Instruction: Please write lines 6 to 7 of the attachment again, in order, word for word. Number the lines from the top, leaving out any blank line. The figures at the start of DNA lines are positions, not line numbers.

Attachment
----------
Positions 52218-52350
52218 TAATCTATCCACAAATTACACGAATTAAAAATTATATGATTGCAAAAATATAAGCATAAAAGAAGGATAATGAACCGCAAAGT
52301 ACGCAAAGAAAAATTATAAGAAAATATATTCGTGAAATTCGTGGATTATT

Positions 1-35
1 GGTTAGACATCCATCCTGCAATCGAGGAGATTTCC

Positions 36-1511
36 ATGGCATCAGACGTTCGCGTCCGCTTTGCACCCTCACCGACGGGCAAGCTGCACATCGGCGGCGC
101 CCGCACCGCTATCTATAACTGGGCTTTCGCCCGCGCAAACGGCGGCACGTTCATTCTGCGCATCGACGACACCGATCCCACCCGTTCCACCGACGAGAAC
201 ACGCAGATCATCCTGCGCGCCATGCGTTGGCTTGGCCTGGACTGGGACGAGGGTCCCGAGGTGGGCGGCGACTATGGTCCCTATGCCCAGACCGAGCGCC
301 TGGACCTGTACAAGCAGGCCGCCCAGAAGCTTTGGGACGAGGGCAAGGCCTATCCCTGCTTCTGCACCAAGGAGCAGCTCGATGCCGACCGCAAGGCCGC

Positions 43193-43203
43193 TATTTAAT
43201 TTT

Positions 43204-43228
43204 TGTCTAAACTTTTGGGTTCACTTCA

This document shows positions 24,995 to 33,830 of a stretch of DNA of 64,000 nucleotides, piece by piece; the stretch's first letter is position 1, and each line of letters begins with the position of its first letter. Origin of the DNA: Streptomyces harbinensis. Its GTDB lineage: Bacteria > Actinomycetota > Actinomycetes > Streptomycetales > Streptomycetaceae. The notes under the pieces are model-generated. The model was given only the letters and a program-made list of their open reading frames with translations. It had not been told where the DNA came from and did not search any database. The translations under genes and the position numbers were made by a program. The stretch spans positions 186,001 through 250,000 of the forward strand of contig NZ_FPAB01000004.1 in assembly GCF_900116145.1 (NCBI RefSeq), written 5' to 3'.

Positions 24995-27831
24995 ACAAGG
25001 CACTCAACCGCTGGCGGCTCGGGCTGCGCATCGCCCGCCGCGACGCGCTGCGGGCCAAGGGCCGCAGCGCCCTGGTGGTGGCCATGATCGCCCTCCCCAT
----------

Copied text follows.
Positions 36-1511
36 ATGGCATCAGACGTTCGCGTCCGCTTTGCACCCTCACCGACGGGCAAGCTGCACATCGGCGGCGC